In fact, even native Greek speakers in the centuries immediately following the writing of the New Testament specifically saw in Rom 11:25 exactly what Bob insists cannot be there:
. . . the Greek Patristic literature in the Thesaurus Linguae Graecae CD-ROM ... shows that kai houtos in Rom 11:26 was most commonly (73% of 60 citations!) understood in the temporal sense of "and then." For Greek Patristic texts frequently substitute for kai houtos some other expression, such as tote or meta touto . . .
In other words, the large majority of native Greek-speakers in the patristic age understood the phrase καὶ οὕτως in exactly the sense which Sungenis insists is impossible. And he has presented this erroneous assertion as a critical part of his argument regarding the "conversion of the Jews."
One final example will have to suffice. Back in 2006, Bob stated that, "not one Catholic exegete in all of Church history (at least that I can find) has done a detailed and comprehensive grammatical and syntactical analysis of Romans 11:25-27." And now, after having completed and published his CASB3 volume on Romans, he has repeated that claim:
In fact, I dare say that much of the meticulous Greek analysis I have given to Romans 9 and 11 in my commentary (CASB III: The Epistles of Romans and James, published in 2008 by CAI Publishing, Inc.) has never been done in any Catholic exegesis of the issue. If it has, I am unaware of it.
And further on he says,
If the authors can cite even one of these theologians who has done a detailed and exhaustive exegesis on the key passages that we have covered above, all of us should consider what they have to say. Unfortunately, we don’t find any such significant studies.
Yet in February of 2008, after just a few hours of research, we documented at least sixteen full-length scholarly Catholic commentaries and numerous technical monographs; we have documented more of each since then. We published that list long before Bob had published his CASB3. If Bob was and still is "unaware" of "any Catholic exegesis of the issue" and he doesn't "find any such significant studies", it is because he has failed to do even the most basic research on the topic.
Candidly, such a complete failure of scholarship cannot be easily explained without lapsing into ridicule. It is made all the more difficult to excuse when one recalls that Sungenis, a man who procured an illegitimate "doctorate" so that he could “show the world” that he has the same credentials as legitimate scholars, has had the temerity to ridicule the intellectual integrity, honesty and acumen of even Fathers and Doctors of the Church when he disagrees with them. He has reacted similarly to renowned scholars such as Dom. Bernard Orchard, once making the following ludicrous statement: "The quote you have from Dom Orchard misses this, of course, since he didn't know Greek." Mark Cameron quite rightly protested:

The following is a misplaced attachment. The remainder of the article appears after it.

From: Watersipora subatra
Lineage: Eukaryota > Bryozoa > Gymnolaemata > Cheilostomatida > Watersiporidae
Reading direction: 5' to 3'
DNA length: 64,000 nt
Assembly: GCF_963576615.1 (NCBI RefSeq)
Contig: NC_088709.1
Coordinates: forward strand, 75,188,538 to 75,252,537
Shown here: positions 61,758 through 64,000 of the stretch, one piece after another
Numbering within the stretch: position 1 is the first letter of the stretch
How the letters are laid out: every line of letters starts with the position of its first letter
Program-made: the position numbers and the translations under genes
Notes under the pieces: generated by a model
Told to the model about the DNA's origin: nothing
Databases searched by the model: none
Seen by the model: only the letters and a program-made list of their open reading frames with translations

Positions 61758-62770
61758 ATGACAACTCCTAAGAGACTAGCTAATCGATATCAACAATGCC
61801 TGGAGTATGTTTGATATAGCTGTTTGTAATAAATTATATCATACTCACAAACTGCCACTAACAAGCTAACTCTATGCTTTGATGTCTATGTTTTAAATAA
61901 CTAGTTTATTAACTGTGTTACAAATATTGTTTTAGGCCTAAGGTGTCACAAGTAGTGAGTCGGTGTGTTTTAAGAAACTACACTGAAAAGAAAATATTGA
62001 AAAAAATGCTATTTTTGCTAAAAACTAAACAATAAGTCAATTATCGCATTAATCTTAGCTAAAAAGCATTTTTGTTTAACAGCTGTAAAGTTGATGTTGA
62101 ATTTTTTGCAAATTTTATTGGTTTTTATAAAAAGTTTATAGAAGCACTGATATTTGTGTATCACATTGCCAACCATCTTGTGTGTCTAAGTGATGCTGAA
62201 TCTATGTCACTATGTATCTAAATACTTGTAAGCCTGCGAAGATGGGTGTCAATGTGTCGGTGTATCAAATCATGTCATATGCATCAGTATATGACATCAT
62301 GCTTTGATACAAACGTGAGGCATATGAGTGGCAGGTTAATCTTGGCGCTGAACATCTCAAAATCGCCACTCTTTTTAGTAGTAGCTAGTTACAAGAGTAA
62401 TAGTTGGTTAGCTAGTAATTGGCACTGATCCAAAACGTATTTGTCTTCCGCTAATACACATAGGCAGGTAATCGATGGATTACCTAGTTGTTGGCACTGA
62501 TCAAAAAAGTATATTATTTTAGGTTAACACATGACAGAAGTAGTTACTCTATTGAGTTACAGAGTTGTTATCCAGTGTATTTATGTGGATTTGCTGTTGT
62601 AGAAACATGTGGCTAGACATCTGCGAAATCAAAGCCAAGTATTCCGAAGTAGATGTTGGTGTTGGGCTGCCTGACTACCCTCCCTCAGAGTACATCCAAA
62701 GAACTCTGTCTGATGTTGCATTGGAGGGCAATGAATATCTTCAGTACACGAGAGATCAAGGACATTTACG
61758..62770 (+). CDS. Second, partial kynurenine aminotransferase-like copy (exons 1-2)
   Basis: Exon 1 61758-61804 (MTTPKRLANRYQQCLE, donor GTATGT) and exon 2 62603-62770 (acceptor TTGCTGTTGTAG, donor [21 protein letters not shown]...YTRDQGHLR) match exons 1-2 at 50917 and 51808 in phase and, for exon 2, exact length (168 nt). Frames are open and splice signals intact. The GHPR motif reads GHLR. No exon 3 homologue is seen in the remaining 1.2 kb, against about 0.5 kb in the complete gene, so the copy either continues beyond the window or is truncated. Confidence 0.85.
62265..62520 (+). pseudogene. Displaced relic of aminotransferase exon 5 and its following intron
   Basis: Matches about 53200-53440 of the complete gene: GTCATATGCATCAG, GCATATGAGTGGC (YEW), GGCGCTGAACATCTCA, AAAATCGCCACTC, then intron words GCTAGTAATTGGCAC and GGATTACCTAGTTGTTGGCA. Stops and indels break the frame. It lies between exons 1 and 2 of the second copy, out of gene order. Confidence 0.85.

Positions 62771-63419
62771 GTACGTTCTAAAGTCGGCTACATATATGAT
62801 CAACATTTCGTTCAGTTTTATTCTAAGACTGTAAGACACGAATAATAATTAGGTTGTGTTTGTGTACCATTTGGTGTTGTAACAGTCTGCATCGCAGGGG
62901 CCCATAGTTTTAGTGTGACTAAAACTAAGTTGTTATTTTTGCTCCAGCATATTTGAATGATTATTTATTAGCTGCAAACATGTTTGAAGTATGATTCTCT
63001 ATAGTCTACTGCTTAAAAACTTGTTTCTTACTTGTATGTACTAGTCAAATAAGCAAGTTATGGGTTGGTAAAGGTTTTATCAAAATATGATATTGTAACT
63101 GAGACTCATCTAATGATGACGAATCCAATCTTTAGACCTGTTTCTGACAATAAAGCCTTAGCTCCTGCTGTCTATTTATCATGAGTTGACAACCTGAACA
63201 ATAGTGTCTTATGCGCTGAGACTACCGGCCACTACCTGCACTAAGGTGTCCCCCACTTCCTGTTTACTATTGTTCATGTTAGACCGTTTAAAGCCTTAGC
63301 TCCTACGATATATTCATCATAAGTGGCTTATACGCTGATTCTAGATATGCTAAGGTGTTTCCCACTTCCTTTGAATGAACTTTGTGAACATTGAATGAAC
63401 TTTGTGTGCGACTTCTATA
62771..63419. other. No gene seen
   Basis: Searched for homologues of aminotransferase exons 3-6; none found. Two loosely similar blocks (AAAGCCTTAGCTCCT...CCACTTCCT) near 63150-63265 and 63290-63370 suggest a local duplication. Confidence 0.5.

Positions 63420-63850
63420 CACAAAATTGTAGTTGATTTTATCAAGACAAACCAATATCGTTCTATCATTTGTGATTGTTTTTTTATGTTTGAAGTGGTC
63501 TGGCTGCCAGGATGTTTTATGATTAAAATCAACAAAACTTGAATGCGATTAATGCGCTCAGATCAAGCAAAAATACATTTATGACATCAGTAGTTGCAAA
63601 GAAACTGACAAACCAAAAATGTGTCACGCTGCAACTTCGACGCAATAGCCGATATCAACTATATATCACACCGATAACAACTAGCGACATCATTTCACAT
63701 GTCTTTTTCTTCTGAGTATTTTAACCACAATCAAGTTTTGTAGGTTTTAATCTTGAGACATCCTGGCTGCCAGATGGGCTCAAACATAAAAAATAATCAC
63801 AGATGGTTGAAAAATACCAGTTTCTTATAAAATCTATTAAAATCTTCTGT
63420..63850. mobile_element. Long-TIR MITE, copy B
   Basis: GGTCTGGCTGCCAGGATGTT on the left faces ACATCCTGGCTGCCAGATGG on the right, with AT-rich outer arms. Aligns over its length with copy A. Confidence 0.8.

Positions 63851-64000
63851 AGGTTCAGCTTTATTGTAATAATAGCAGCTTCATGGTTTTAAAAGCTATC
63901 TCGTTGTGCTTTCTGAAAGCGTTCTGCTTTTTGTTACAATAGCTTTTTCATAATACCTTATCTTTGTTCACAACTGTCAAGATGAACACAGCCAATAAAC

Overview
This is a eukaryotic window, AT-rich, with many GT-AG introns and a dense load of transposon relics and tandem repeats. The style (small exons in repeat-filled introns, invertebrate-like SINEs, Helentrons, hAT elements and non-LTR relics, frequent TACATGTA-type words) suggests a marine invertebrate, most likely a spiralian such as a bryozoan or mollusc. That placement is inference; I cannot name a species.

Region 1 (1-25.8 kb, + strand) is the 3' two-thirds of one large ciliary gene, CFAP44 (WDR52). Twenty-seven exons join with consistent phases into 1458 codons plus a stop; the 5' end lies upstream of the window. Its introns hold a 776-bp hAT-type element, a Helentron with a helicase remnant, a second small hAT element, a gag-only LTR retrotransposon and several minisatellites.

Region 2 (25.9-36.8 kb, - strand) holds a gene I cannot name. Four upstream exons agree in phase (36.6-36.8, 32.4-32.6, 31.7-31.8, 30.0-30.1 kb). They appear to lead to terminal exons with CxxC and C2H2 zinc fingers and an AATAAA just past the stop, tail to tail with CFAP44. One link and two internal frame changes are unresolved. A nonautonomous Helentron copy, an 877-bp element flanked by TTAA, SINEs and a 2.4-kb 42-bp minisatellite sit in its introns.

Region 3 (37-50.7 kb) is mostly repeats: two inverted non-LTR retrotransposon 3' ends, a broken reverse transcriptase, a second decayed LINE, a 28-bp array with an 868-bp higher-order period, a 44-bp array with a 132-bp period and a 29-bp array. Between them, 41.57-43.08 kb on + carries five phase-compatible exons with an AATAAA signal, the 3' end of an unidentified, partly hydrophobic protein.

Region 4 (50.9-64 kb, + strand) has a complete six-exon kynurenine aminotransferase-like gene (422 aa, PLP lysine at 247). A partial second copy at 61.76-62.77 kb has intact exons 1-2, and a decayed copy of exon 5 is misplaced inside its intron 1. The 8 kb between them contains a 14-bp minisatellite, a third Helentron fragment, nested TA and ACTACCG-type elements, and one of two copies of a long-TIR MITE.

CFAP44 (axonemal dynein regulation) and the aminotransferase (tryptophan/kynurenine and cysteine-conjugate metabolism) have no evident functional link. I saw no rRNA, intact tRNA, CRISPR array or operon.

Now this is absurd! Dom Bernard Orchard is one of the most important Catholic New Testament scholars of the 20th century. Among his many works are "A Synopsis of the Four Gospels in Greek." You couldn’t even get a good degree from an English university without a good knowledge of Greek back when Dom Orchard started his career -- let alone become the leading Catholic Biblical scholar.
And in 2008, Sungenis even took Pope Benedict XVI to task over his exposition of Gal 2:11ff., stating that "he is quite incorrect", he "is simply shortsighted", he has advanced a "non-traditional exegesis" which "falls right in line with the liberal hermeneutic" and which contains more than one "exegetical blunder". But in this disrespectful (and erroneous) attempt to correct the Pope, Bob advanced several more of his own blunders.
And now he makes the audacious claim that his own "meticulous" work on Romans 11, "has never been done in any Catholic exegesis of the issue". But it is plain that he has done little or nothing to even locate, let alone interact with, the numerous scholarly exegetical works produced by Catholic scholars over the past 150 years. In spite of all this, Bob has had the temerity to compile lists of exegetical questions that he demands others must answer before he will be satisfied. Perhaps before effectively setting himself up as the absolute standard by which all exegesis and orthodoxy must be measured, he should, rather, humbly immerse himself in the works of his superiors and then endeavor to faithfully pass on to others what he has learned.
In closing, I have critiqued a few of Bob’s technical-sounding arguments simply in order to illustrate that they are often dubious and sometimes blatantly false – in spite of the absolute surety with which he so often states them. Yet, I did so simply as his peer. It is important to remember that the ultimate proof that Bob is wrong is that he contradicts the teaching of the Church, as illustrated in the first half of this essay (Lumen Gentium, Nostra Aetate, and the Catechism of the Catholic Church, as well as many Fathers, Doctors, and Popes).
And for what reason? Mark Cameron asks this very salient question in his "dialogue" with Bob on Romans 11: